TRIGGER WARNING: SEXUAL ASSAULT AND VIOLENCE, CHILD MOLESTATIONS.
BY CYNTHIA CHOCKALINGAM, CIVIL RIGHTS UNIT INTERN AT SAN
While we at SAN want behavior, stigma, and climate to change around sexual assault in our communities, we understand that a cultural shift does not happen overnight. That is why in this blog, we will also be providing educational and helpful resources as to how to respond to sexual violence and steps we can take as a community to overcome the restraints created by sexual violence. When the community does not provide an environment to discuss sexual assault, we hope we provide you some better context and information.
The prevalence of sexual violence in South Asian American communities can be partially overcome by starting conversations surrounding safety at a young age. We often talk in metaphors about sexual violence in our community. However, that leads us devoid of language to actually approach the issue. Parents will tell us to not go somewhere late; if asked why, maybe I would get a: “Boys will be there; that is bad.” Nothing more. Sobia S. writes about how restrictive the conversation and terminology is. She heard phrases like “the devil is the third when two are alone.” However, languages like Punjabi, Hindi, and Urdu do not have common terms of usage for anatomy because they are considered vulgar and crude profanity. Consequently, survivors cannot discuss the assault they faced and how they were violated. Sobia tells her story where as a child, she was molested by her uncle. However, she did not know how to start the conversation with her parents. Eventually, she told her mother she had been touched “down there.” Language is important, and the language we use right now is very restrictive. Opening conversation with children allows our community to be more receptive to these topics as we grow older.
As that will take a while to develop, there are South Asian organizations that already work with the objectivity of helping South Asian American survivors, with many seeking to provide immediate assistance. In our last Sexual Assault Awareness Month Blog, we mentioned that many orgs are now working to help survivors of sexual assault within the South Asian community; the National Center on Domestic and Sexual Violence has published a list with links to different organizations that provide resources to survivors and do work in this area. Manavi has compiled a list of South Asian Domestic Violence Agencies nationwide, where even our own SAN is listed. Sakhi works with domestic violence survivors; part of their program includes a helpline. Available Monday through Friday, 10AM-10PM, you can call 1(212)868-6741 or text 1(305)204-1809. They even offer an email helpline of email@example.com. They offer specialized help to youth between the ages of 6 and 24. As it is difficult for many young people to talk about this openly with their families, making this resource clearly available to young ones in your family could be a contact they need—have something occur.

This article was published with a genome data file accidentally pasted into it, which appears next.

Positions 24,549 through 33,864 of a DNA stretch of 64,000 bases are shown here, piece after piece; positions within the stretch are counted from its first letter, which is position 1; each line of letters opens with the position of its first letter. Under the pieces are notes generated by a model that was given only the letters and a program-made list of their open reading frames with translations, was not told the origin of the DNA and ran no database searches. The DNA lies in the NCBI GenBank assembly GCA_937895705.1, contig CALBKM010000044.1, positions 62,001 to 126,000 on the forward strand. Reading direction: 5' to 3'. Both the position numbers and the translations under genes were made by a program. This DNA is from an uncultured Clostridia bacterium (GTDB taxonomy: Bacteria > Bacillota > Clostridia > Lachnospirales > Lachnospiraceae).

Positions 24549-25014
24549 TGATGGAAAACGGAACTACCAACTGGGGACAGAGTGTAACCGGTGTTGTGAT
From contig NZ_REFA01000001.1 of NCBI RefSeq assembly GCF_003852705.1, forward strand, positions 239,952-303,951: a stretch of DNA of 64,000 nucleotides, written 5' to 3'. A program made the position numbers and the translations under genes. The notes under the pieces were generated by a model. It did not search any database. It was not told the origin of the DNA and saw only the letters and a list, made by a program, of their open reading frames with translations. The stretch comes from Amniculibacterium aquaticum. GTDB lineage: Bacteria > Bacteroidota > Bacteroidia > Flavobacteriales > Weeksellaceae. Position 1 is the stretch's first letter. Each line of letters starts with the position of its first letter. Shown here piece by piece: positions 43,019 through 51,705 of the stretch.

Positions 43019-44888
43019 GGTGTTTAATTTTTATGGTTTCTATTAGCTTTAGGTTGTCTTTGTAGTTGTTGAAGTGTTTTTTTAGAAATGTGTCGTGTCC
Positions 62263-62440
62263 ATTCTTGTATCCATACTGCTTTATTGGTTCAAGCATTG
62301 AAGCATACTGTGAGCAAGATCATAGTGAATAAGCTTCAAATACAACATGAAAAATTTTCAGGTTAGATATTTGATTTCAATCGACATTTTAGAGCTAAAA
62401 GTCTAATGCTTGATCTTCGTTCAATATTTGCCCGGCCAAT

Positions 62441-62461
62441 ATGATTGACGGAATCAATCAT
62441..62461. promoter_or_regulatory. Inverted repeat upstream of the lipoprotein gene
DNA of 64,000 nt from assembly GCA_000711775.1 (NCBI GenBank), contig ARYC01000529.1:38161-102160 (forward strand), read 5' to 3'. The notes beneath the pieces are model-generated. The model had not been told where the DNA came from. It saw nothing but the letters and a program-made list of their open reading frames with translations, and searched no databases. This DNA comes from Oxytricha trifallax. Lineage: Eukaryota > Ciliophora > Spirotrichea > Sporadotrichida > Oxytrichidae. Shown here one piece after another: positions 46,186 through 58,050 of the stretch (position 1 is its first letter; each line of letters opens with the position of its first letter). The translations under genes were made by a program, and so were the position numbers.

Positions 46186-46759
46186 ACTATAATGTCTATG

Saheli, an organization based in Massachusetts to support South Asian women and families, has set an example for other organizations to come. They provide culturally sensitive services to survivors. They have domestic violence advocates that speak several South Asian languages, such as Bengali, Gugurati, Hindi, Kannada, Marathi, Punjabi, Sindhi, Tamil, Telugu, Urdu, Nepali, and Arabic. They provide legal support through translation, court and police station accompaniment, and free family law legal clinics. They help survivors find a path to a better future through economic empowerment work to become educated and find a job.
SAN’s Voices Against Violence program is quite expansive too, offering: safety planning for survivors and their children; case management and advocacy including shelter placement, court accompaniment, access to public benefits and financial literacy; counseling and emotional support for survivors and their children; access to legal assistance in the areas of family and immigration law; parenting classes; groups for young women being pressured into marriage; interpretation; community workshops to raise awareness about domestic violence and child abuse and the resources available; and prevention workshops and activities in collaboration with religious and community leaders. Ultimately, SAN wants to be here to support you where we can too.
We know sometimes we tumble with the question: “Was I sexually assaulted?” or “Was _____ sexually assaulted?” This can be an especially difficult question in the online environment. Sexual harassment and abuse online is sending unwelcome sexual communication images/livestreams or requests. Sharing these images without consent also falls into this category. In any case, the National Sexual Assault Hotline is always available at 1(800)656-4673. If you are present in immediate danger, call 911.
The steps to addressing sexual violence in the South Asian American community are two fold: being responsive immediately and not creating an environment that allows for sexual violence in the long run. Language has power and giving members of our community the voice they need will let us take the first step in even acknowledging the issues we have in our community. Only after this can we dismantle structures that uphold this behavior. Nonetheless, it is important to never forget that your life is not a movement; it is not your burden if you are a survivor to do anything with your story that you do not wish to. You are not obligated to publicize your story to reduce stigma in our community. Your first priority is you.